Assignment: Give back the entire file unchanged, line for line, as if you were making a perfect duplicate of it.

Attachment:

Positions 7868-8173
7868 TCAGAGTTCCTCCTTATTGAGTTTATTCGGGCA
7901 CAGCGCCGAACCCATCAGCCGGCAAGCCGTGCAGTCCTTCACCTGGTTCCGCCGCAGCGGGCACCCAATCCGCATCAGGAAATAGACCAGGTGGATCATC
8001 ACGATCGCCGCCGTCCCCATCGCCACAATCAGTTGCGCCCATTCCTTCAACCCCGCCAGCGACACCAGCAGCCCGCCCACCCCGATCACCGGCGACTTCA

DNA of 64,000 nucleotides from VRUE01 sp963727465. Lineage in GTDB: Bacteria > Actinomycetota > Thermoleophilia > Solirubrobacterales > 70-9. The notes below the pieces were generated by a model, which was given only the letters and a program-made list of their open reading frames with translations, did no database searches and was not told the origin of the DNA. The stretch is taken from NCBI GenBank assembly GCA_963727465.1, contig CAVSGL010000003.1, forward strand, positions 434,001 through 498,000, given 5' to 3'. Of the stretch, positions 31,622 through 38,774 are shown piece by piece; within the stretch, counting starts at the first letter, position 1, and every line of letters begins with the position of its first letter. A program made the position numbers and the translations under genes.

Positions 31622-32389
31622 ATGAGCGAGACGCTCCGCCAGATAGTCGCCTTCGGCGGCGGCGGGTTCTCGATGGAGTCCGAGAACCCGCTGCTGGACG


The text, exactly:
Positions 7868-8173
7868 TCAGAGTTCCTCCTTATTGAGTTTATTCGGGCA
7901 CAGCGCCGAACCCATCAGCCGGCAAGCCGTGCAGTCCTTCACCTGGTTCCGCCGCAGCGGGCACCCAATCCGCATCAGGAAATAGACCAGGTGGATCATC
8001 ACGATCGCCGCCGTCCCCATCGCCACAATCAGTTGCGCCCATTCCTTCAACCCCGCCAGCGACACCAGCAGCCCGCCCACCCCGATCACCGGCGACTTCA

DNA of 64,000 nucleotides from VRUE01 sp963727465. Lineage in GTDB: Bacteria > Actinomycetota > Thermoleophilia > Solirubrobacterales > 70-9. The notes below the pieces were generated by a model, which was given only the letters and a program-made list of their open reading frames with translations, did no database searches and was not told the origin of the DNA. The stretch is taken from NCBI GenBank assembly GCA_963727465.1, contig CAVSGL010000003.1, forward strand, positions 434,001 through 498,000, given 5' to 3'. Of the stretch, positions 31,622 through 38,774 are shown piece by piece; within the stretch, counting starts at the first letter, position 1, and every line of letters begins with the position of its first letter. A program made the position numbers and the translations under genes.

Positions 31622-32389
31622 ATGAGCGAGACGCTCCGCCAGATAGTCGCCTTCGGCGGCGGCGGGTTCTCGATGGAGTCCGAGAACCCGCTGCTGGACG